The Department of Homeland Security is blocking House Oversight Committee staff from visiting migrant detention centers after previous committee inspections revealed serious problems at the border facilities, according to the committee.
Committee Chairman Rep. Elijah Cummings (D-Md.) sent a letter Thursday to Acting DHS Secretary Kevin McAleenan objecting to the agency’s last-minute decision to block committee staff from visiting this week, and requesting DHS allow “meaningful access” to these facilities again.
“I am writing to express my deep concern that the Department of Homeland Security (DHS) decided to block Committee staff from conducting visits to 11 detention facilities just days after previous staff inspections revealed potentially serious ongoing problems with the treatment of children and adults in DHS custody ― including blocking visits to sites where the Inspector General warned about ‘an immediate risk to the health and safety of DHS agents and officers, and to those detained,’” Cummings wrote in the letter.
The letter also said that DHS told the committee that new restrictions would be placed on staffers’ access to facilities run by U.S. Immigration and Customs Enforcement, which falls under DHS.
Cummings said the decision to bar committee staff goes against McAleenan’s congressional testimony last month in which he said he welcomes such visits to detention centers.
DHS did not immediately respond to HuffPost’s request for comment.
Last month, the Inspector General of DHS released a report warning of severe overcrowding at some migrant detention centers, citing dangerous and unsanitary conditions, like a lack of shower access and room to lie down.
Cummings’ letter contained similar concerns, saying migrants told committee staff during earlier trips to Border Patrol facilities that toddlers were being fed age-inappropriate food, young children were being held in cold rooms without proper clothing, and even that a Border Patrol agent told a child to drink spilled soup off the floor.
Migrants at the facilities also told committee staff that agents pressured them into signing documents in English without proper translation or phone access, according to the committee chairman.
During visits to ICE facilities ― many of which are run by for-profit contractors ― migrants told committee staff that they were being given rotten food and inadequate medical care access, the letter stated.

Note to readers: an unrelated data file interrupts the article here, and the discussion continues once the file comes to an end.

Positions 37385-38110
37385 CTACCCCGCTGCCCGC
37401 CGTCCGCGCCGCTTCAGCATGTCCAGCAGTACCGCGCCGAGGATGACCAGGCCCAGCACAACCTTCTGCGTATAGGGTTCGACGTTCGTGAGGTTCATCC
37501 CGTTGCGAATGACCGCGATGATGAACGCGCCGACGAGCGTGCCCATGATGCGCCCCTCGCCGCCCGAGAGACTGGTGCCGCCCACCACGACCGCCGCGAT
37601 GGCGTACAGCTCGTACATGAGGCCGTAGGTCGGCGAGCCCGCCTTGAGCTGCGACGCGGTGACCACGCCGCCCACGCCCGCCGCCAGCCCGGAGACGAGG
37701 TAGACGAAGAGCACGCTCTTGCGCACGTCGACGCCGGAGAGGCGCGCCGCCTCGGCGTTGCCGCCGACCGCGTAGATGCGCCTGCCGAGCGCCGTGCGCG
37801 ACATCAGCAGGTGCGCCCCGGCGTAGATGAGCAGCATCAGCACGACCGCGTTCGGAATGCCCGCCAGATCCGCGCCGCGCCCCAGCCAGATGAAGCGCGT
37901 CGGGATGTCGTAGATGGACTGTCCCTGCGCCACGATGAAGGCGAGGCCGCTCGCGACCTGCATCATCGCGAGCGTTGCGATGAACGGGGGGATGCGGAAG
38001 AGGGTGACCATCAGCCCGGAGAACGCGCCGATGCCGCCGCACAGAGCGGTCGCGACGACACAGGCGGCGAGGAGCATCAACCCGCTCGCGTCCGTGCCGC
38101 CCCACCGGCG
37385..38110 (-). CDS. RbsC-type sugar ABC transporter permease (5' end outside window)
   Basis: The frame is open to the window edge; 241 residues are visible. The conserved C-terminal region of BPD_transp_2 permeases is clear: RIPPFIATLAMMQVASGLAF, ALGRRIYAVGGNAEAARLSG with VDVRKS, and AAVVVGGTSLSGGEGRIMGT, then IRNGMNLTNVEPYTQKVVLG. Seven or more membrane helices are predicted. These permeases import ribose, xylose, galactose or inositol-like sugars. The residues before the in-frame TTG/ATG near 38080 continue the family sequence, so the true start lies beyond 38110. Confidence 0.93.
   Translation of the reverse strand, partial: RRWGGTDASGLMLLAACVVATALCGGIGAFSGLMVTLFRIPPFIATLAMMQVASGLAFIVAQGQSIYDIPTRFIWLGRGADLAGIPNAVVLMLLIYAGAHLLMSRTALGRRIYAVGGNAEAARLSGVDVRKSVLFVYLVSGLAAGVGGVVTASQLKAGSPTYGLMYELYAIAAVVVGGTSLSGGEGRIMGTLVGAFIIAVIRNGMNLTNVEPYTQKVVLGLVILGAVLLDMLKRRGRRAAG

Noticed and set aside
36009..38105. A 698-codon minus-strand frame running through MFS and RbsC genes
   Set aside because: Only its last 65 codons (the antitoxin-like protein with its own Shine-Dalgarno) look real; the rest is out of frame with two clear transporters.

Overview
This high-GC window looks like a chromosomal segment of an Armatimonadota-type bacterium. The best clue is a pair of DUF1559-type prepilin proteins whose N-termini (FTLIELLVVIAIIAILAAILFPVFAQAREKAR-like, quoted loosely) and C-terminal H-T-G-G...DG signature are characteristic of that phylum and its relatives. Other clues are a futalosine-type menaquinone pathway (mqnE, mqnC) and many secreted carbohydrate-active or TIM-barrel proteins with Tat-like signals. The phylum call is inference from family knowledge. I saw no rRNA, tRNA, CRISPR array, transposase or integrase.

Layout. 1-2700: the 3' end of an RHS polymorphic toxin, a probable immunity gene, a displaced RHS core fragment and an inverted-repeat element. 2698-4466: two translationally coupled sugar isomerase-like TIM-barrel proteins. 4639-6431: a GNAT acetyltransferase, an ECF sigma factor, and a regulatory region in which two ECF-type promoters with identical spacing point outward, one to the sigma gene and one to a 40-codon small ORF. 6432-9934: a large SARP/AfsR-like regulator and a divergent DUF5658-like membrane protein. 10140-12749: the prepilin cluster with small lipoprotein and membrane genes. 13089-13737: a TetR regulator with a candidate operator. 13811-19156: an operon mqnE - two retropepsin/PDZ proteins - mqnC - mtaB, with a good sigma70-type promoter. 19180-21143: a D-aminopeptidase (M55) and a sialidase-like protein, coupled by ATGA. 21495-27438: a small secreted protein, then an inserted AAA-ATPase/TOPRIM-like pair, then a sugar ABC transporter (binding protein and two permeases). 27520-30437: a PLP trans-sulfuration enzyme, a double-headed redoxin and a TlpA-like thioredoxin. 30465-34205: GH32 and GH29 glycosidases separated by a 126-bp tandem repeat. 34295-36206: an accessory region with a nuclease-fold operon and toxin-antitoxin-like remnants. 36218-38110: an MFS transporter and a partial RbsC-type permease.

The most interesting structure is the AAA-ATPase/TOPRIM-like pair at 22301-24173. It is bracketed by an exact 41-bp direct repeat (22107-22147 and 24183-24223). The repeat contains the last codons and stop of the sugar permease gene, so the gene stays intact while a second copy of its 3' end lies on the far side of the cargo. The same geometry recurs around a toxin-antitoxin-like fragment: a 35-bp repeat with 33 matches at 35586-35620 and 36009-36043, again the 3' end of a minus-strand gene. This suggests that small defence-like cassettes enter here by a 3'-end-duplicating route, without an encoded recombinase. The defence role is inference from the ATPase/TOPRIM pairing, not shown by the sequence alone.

Cummings cited an instance at the Adams County Correctional Center in Mississippi, where an ICE officer threatened to immediately end the congressional tour and cancel future visits after a detained migrant shouted through a glass partition that he wanted to speak with committee staff because he was allegedly being abused and humiliated at the facility.
The letter came after Rep. Jim Jordan (R-Ohio), the committee’s ranking member, said that the panel’s staff were being “rude” to officers at the facilities. U.S. Customs and Border Protection also alleged that committee staff weren’t cooperating with officers, Cummings’ letter stated.
But Cummings said the claims were false, and that committee staff cooperated with DHS “while defending the authority of Congress to conduct an independent investigation of these well-documented abuses.”
“It appears that the Administration expects Congress to be satisfied with receiving agency tours of facilities ― in some cases without the ability to photograph conditions or interview detainees ― and not to question the policies or decisions that agency officials make,” Cummings wrote in his letter.
“That is not the way effective oversight works,” he continued. “Congress has an independent responsibility under the Constitution to determine whether federal programs are operating as they should be ― not merely to accept the Administration’s word for it.”
Read Rep. Cummings’ letter to DHS below: